Myasishchev M-4

Myasishchev M-4
Missing image
A Myasishchev M-4

RoleStrategic bomber, maritime reconnaissance
First FlightJanuary 20, 1953
Entered Service1956
Length53.4 m' "
Wingspan52.5 m' "
Height11.5 m' "
Wing area320m²ft²
Empty90,000 kg lb
Maximum takeoff210,000 kg
Engines4x Soloviev D-15s
Maximum speedMach .95mph
Combat range18,000 kmmiles
Ferry rangeUnknownnm
Service ceiling17,000 mft
Rate of climb13,730 m/minft/min
Wing loadinglb/ft²kg/m²
Guns6x 23 mm NR-23 cannon in ventral, dorsal and tail barbettes
Bombs15,000 kg of internal stores

The Myasishchev M-4 Molot (Russian: Hammer, NATO reporting name Bison) is a four-engined strategic bomber, designed by Vladimir Myasishchev and developed by the Soviet Union in the 1950s to provide a bomber capable of attacking targets in North America. The Myasishchev design bureau was formed to build such a bomber.

First flying soon after the first flight of the Boeing B-52, the M-4 initially impressed Soviet officials, however, it soon became clear that the bomber had an insufficient range to attack the United States, and only several of the original production M-4s were actually put into service.

The M-4 was first displayed to the public in Red Square, on May Day, 1954.

To remedy this problem, the Myasishchev design bureau introduced the 3M, the Bison-B, which was considerably more powerful than the previous version. This new model first flew in 1955. Among other things, two of the five original gun barbettes were removed to lighten the aircraft.

This time, it was not the Air Force that wanted the 3M, but rather the Soviet Navy. Though it could still not bomb Washington DC, the 3M had a sufficient range to fulfill the need for a long-range maritime reconnaissance aircraft. In 1959, the 3M broke numerous world records, however, it was thought by the West (and would continue to be thought so until 1961) that the 3M was the original M-4, meaning that the capability of the M-4 was vastly overestimated by Western intelligence agencies.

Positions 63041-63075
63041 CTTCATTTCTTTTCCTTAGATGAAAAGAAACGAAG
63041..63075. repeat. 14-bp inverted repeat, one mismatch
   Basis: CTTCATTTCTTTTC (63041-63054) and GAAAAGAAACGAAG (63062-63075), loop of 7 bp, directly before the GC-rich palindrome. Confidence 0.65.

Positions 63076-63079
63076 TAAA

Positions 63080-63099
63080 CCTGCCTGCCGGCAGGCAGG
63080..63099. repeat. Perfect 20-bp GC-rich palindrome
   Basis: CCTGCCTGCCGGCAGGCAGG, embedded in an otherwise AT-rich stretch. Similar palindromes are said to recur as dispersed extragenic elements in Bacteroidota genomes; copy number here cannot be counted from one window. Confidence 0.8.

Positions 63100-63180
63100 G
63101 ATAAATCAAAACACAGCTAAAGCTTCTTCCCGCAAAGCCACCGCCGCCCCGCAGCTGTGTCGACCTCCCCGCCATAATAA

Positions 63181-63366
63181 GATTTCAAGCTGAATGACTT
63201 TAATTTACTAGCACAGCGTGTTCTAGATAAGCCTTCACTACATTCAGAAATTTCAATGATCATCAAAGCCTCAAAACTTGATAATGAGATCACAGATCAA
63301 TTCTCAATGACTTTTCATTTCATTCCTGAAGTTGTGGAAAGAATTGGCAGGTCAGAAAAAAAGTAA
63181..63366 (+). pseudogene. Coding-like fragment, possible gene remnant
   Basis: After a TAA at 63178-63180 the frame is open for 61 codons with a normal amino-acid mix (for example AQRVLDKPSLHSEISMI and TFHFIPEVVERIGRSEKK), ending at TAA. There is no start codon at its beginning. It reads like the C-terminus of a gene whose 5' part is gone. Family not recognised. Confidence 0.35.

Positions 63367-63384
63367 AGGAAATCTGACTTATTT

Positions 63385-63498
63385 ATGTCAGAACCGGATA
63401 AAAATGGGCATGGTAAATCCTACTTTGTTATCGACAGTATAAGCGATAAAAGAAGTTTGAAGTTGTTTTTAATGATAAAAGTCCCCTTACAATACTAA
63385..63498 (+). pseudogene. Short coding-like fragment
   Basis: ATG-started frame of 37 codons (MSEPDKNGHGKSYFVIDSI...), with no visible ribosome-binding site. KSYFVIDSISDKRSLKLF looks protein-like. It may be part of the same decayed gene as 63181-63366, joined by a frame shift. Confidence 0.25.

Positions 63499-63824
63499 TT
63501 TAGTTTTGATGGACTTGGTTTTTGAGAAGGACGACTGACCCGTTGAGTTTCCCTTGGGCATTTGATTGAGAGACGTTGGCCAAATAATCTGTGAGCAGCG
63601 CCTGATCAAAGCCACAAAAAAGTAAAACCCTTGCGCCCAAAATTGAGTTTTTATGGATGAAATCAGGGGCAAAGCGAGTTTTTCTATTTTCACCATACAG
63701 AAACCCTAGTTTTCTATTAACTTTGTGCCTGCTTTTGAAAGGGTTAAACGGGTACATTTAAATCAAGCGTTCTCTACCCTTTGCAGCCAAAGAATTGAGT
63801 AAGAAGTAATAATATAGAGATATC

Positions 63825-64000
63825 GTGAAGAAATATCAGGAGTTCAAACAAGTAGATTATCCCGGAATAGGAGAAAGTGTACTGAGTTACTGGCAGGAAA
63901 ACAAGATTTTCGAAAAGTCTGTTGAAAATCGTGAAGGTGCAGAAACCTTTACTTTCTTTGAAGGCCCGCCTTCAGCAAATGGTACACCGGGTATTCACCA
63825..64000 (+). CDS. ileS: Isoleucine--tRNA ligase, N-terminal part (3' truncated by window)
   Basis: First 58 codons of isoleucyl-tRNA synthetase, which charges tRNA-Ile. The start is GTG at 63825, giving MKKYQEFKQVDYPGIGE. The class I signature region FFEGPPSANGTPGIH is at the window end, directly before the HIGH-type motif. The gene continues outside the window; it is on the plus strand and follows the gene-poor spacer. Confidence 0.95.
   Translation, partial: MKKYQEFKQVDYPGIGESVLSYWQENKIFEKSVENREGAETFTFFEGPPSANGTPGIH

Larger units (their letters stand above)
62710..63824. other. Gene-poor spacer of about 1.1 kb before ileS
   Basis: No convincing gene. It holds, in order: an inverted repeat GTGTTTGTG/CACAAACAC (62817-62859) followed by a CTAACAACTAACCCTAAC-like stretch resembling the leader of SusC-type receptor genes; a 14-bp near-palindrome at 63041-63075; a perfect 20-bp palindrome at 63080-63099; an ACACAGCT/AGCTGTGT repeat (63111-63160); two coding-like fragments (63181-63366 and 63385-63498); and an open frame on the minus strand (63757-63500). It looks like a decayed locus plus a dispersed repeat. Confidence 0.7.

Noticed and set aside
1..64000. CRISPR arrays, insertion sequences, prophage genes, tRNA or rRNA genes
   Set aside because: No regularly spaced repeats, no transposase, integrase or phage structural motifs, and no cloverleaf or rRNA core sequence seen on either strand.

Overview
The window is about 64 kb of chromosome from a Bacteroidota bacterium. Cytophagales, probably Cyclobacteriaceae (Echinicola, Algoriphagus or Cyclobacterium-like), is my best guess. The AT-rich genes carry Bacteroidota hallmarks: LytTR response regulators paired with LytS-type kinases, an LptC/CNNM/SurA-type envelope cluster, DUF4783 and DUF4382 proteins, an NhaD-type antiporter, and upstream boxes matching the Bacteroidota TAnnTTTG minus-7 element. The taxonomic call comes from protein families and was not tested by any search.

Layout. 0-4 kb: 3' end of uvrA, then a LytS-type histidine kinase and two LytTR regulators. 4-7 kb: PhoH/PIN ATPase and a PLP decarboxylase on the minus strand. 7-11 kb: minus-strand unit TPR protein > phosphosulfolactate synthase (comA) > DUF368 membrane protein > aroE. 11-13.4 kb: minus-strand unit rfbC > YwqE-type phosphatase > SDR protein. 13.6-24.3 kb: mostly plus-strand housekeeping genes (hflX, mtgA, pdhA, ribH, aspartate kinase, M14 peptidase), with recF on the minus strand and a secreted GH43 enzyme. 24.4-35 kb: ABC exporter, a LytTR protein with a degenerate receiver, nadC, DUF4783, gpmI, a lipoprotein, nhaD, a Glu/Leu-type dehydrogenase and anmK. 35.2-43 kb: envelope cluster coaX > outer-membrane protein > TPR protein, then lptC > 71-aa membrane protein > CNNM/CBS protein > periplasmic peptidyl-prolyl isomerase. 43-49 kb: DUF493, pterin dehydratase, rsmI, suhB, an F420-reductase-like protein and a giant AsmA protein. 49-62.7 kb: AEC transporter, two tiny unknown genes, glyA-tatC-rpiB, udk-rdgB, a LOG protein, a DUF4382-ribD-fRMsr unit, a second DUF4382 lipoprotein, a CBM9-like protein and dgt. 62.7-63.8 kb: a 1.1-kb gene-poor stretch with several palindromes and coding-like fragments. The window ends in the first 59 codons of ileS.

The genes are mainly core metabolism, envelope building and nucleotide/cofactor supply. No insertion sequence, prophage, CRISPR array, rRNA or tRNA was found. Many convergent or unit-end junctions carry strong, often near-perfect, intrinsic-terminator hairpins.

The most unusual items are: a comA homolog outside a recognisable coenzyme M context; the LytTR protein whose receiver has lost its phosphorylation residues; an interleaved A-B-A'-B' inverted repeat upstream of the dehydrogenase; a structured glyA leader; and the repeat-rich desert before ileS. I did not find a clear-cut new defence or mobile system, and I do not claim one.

In the early 1960s, the Bison-C, with a specialised search radar, was introduced. By this time, many of the original M-4s had been converted to M-4-2 fuel tankers for aerial refueling. Later, 3Ms were converted to 3MS-2 and 3MN-2 tankers as well.

Missing image
Three views of a Myasishchev M-4

Neither the M-4 nor the 3M ever saw combat, and none were ever converted for low altitude attack, as many American B-52s were, nor were any ever exported to the Soviet Union's allies.

Production of the Bison aircraft stopped in 1963, by which time 93 of them had been built. The last aircraft, an M-4-2 fuel tanker, was withdrawn from service in 1994.

See also: List of military aircraft of the Soviet Union and the CIS

Lists of Aircraft | Aircraft manufacturers | Aircraft engines | Aircraft engine manufacturers

Airports | Airlines | Air forces | Aircraft weapons | Missiles | Timeline of aviation

de:Mjassischtschew M-4


  • Art and Cultures
    • Art (
    • Architecture (
    • Cultures (
    • Music (
    • Musical Instruments (
  • Biographies (
  • Clipart (
  • Geography (
    • Countries of the World (
    • Maps (
    • Flags (
    • Continents (
  • History (
    • Ancient Civilizations (
    • Industrial Revolution (
    • Middle Ages (
    • Prehistory (
    • Renaissance (
    • Timelines (
    • United States (
    • Wars (
    • World History (
  • Human Body (
  • Mathematics (
  • Reference (
  • Science (
    • Animals (
    • Aviation (
    • Dinosaurs (
    • Earth (
    • Inventions (
    • Physical Science (
    • Plants (
    • Scientists (
  • Social Studies (
    • Anthropology (
    • Economics (
    • Government (
    • Religion (
    • Holidays (
  • Space and Astronomy
    • Solar System (
    • Planets (
  • Sports (
  • Timelines (
  • Weather (
  • US States (


  • Home Page (
  • Contact Us (

  • Clip Art (
Personal tools